The term “summer melt” is used to describe students who apply, get admitted, and then commit to a college but never actually show up to their classes. This is not a new phenomenon; higher education institutions are keenly aware of this issue and have actively sought to reduce melts by keeping students on track through scholarships, offering free classes, implementing chatbots on their websites, and increasing communication efforts across the board.
The annual melt is projected to increase dramatically this year as a result of the COVID-19 pandemic. According to a recent survey from this past spring, one in six high school seniors who, before the pandemic, expected to attend a four-year college on a full–time basis said that they will choose a different path this fall. These students will likely take a gap year, enroll part-time in a bachelor’s program, pursue work opportunities, or attend a community college. The repercussions of this could reverberate broadly throughout the higher education space, affecting the students, their families, and the economy at large.
What if schools could better predict which students are most susceptible to summer melts?
In a previous post, I illustrated how to use Einstein Prediction Builder to predict which one–time donors could become sustainers, and what next steps your institution can take to ensure the long-term health of your sustainer program. That same functionality could also work to predict the “churn” of summer melts.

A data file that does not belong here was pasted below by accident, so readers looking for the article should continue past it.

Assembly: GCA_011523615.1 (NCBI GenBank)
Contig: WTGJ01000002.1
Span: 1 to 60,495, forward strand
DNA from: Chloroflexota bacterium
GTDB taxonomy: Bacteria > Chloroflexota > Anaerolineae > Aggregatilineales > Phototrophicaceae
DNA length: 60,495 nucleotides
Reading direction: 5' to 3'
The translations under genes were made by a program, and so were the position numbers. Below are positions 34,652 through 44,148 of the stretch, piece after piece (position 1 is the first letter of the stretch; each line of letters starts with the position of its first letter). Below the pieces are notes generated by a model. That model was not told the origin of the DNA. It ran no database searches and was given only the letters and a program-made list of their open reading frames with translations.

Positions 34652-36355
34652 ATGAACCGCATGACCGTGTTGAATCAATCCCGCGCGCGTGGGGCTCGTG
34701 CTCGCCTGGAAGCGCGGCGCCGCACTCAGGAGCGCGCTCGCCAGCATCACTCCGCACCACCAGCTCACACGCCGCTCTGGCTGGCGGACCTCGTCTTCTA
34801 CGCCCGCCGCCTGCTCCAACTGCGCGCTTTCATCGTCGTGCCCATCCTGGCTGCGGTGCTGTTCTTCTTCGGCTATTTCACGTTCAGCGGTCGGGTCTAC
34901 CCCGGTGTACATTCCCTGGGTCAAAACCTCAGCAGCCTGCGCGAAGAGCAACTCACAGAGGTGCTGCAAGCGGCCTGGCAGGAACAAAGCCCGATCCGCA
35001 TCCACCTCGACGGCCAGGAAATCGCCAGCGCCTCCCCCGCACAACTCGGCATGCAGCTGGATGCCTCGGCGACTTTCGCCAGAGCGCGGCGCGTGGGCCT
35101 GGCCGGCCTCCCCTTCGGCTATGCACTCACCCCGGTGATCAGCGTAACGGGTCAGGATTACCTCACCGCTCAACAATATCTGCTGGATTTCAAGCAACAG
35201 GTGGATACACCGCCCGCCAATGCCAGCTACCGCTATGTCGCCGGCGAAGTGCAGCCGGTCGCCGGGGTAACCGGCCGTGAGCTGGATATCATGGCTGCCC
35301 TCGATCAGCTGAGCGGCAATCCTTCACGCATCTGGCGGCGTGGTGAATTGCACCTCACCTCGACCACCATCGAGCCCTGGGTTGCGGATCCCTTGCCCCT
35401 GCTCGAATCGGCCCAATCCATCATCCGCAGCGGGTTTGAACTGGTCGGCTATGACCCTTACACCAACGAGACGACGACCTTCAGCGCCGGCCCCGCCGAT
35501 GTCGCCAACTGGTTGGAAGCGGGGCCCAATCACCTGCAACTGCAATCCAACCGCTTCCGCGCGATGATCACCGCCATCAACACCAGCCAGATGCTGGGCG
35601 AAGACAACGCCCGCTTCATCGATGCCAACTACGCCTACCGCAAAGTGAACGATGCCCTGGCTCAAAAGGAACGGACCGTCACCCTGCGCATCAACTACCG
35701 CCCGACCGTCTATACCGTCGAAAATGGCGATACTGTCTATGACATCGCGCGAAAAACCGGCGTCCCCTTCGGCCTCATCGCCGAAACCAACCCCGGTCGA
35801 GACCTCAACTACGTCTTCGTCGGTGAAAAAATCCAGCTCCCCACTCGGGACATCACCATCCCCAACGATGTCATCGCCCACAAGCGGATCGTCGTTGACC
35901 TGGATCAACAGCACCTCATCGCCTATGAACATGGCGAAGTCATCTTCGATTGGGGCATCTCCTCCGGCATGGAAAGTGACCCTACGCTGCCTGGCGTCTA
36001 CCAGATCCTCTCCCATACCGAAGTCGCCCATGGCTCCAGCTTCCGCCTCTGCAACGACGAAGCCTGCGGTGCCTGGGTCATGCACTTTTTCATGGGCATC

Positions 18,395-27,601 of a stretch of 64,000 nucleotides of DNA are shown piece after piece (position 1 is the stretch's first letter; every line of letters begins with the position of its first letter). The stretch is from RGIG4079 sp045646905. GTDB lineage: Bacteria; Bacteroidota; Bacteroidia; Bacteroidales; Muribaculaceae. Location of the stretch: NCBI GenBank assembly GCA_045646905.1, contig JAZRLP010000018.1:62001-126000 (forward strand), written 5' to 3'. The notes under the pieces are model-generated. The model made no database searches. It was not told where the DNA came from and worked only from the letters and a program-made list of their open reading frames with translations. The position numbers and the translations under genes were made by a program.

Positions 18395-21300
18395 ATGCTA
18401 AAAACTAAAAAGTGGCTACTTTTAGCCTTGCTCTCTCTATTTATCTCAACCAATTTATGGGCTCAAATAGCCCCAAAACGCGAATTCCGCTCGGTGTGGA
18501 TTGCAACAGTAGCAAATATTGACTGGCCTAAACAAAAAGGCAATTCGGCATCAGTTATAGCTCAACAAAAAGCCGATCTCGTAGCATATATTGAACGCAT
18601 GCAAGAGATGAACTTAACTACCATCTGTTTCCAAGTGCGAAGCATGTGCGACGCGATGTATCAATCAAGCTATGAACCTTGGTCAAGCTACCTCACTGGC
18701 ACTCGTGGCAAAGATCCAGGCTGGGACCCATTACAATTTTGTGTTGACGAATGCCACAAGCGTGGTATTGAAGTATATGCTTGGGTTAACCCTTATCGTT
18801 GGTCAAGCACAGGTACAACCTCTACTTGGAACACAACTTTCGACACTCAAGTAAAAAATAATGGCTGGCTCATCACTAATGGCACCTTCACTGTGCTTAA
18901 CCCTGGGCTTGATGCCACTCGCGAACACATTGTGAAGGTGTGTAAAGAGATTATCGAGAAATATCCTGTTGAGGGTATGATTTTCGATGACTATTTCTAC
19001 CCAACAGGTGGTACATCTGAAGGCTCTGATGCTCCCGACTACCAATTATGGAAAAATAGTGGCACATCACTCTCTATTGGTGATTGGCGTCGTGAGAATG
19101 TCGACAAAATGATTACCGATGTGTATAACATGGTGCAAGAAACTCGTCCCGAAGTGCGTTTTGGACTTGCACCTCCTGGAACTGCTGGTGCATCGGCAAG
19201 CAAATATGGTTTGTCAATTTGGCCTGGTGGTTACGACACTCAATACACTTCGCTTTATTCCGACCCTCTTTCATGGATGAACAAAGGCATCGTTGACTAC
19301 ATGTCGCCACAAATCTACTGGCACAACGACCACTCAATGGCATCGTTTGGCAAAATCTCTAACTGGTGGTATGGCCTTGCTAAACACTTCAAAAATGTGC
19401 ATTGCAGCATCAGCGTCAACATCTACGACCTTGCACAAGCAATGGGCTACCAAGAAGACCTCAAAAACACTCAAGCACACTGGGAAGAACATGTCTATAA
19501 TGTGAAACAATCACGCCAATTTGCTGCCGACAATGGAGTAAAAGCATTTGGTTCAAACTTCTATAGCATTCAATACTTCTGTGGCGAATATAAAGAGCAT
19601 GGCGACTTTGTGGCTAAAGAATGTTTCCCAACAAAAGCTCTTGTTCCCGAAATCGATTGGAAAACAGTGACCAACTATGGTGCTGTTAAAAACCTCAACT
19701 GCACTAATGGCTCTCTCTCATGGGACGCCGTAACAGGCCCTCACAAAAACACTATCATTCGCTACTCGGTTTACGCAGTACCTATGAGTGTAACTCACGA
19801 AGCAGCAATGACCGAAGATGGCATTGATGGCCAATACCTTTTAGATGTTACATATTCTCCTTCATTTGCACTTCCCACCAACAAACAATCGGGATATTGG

In order to replicate the variables that might create a summer melt, I loaded 6,000 contact records (the minimum is 400) into the Education Data Architecture (EDA) and asked the question, “Is this student likely to churn after their application is approved?” The answer I am looking to receive from Einstein is a simple “Yes” or “No.”
Next, Einstein needs to know if there is a field that can answer my prediction question. I don’t have a field for “summer melt,” so instead I set up filters to address the question head-on.
I chose prediction variables such as the date of their last communication date with the school, whether or not they’ve paid their most recent financial obligation to the institution, etc. Have they started their financial aid application process? Are they the first of their family to attend college? So on and so forth. The goal here is to feed the system with enough pertinent information to ensure an actionable prediction.
Einstein will take the reins and conduct its magic from there, allowing me to identify, based on the (fake) data that I loaded, which one of my indicators have the highest probability to predict the melt. Next, your school should consider an action plan based on these indicators and the persistent risk of summer melt.
Marketing Cloud can then use the predictors to automate, prioritize, and personalize messages based on the summer melt risk. From there, you can create a custom journey that will combine email, mobile, and social interactions to pre-empt the student churn or summer melt. Doing so can ensure your institution is better prepared to combat any coming summer melts, leading the way for a more equitable and mutually beneficial semester for institutions and students alike.